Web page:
7. If I remember correctly, operator overloading was introduced together with COM variant support - way before .NET.

  8. I still think you should learn a bit more before blogging...
    - for in
    - TList.IndexOf
    - operator overloading for records (and class helpers, that C# still lacks), since D2006 in Win32
    - properties are so much better
    - nested comments with different styles (yes, this could be improved) // { /*

  9. Marco: I respect your opinion, and I am grateful for those of you who take the time to write to me and try to educate me. Usually how I come up with my posts, is as I code, I take notes. To post entries here, I compile my notes for the day. It just seems that my notes for CodeGear RAD tend to be more negative.

    I don't have the time to sit for weeks on end to learn the special ins and outs of a language and/or IDE. So far this year, I've worked with C#, Java, Delphi, Mumps, Bash scripting, Cobol, Windows, Linux, Eclipse, Vim, Visual Studio, CodeGear RAD, XML, RDBMS, and non-relational databases. For the most part I can do it all rather seamlessly. I get annoyed with CodeGear RAD because I expect more from CodeGear RAD. It's so close to Visual Studio that I get annoyed when things don't function as well as VS.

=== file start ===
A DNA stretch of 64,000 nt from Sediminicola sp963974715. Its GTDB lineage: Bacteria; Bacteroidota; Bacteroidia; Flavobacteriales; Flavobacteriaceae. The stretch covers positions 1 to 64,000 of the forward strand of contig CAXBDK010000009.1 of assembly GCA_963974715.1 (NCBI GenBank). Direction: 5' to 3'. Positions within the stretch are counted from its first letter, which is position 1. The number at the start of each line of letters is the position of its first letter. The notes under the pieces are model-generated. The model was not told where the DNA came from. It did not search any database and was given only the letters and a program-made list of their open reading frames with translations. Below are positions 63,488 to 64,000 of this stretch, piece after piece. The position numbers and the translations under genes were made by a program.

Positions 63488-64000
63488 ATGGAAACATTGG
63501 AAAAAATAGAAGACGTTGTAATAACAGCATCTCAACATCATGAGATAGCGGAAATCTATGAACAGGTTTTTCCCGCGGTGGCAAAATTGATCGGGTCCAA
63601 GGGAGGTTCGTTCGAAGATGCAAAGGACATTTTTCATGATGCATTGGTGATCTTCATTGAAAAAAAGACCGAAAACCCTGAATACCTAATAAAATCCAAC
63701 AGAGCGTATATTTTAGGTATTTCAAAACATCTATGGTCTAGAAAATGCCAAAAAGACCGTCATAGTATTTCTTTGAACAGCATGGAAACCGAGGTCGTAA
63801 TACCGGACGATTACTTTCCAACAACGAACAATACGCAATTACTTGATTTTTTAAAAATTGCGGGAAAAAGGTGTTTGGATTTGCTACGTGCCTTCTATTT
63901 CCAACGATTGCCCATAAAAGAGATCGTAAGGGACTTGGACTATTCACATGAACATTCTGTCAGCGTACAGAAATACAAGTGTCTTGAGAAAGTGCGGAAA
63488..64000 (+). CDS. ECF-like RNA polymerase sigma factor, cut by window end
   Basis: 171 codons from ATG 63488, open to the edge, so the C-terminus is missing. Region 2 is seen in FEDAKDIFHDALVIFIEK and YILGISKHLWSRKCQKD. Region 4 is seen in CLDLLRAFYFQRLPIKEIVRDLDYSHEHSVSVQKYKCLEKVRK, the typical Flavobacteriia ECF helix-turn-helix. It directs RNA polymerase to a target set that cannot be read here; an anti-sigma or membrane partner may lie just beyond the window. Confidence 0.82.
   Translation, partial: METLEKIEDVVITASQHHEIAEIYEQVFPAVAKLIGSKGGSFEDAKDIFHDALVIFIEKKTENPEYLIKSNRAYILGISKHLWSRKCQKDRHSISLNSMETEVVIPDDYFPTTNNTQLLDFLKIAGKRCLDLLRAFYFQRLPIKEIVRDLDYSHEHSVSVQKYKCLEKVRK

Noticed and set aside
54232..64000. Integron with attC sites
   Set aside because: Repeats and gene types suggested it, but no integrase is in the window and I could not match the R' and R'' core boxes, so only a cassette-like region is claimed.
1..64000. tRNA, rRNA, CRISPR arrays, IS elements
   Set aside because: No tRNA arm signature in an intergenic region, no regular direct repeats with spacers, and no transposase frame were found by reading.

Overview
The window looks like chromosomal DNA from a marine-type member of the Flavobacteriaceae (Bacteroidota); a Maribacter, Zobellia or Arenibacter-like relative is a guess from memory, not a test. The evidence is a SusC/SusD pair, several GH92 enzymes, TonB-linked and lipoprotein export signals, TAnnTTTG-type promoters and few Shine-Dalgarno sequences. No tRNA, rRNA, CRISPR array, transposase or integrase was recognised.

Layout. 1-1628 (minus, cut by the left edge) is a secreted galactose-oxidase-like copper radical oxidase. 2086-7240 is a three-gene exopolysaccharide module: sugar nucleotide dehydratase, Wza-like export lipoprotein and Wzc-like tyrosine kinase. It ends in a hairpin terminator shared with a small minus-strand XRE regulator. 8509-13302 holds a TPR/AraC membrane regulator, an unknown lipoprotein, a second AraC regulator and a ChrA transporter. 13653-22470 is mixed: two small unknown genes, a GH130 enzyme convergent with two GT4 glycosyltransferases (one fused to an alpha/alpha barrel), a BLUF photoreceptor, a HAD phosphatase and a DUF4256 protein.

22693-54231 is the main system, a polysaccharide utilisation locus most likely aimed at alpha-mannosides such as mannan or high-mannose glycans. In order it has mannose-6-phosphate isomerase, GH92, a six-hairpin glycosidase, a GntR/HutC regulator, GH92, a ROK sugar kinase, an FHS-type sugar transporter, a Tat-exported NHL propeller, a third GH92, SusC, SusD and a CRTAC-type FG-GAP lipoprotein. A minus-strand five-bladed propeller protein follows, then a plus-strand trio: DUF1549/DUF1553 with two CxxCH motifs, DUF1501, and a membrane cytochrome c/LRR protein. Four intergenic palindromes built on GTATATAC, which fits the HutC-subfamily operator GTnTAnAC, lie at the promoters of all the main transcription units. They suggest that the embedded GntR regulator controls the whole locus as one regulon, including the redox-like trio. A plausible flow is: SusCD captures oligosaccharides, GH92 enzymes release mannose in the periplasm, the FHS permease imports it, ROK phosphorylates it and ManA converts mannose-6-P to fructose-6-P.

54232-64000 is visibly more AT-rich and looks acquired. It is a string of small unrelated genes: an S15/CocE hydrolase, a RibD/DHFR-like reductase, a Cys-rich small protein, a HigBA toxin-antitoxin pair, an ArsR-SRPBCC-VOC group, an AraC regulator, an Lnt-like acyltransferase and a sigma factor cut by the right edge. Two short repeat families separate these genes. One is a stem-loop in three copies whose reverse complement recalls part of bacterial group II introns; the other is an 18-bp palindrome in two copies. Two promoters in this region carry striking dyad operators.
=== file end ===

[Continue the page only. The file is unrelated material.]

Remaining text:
10. Branden,

    Yes english is not my first language. And?

    Your comments:

    "I don't have the time to sit for weeks on end to learn the special ins and outs of a language and/or IDE. So far this year, I've worked with C#, Java, Delphi, Mumps, Bash scripting, Cobol, Windows, Linux, Eclipse, Vim, Visual Studio,"

    Thats the reason because you are not good enough in nothing. You will never exploit Delphi if you dont take the needed time to learn it. Period. Same happens to everyhting. You cannot manage all the stuff you mentioned. For that reason you are not a expert in nothing, and cannot accmplish even the simplest task you try to do with VCl and Delphi.

    So, stop blaming something you dont know, either at a 2% level. Is silly, ignorant and pedantic.

    Read and learm then talk about something. Simple rules for your life.

    Best regards.

  11. Donald:

    The way of the future is knowing how to apply any kind of technology to a given field. My speciality is the medical field. I don't care what the programming language is, I can write code in all of them. My interests lie in how enterprise applications can improve patient care. I will use whatever programming language or tool is the best to solve the problem at hand.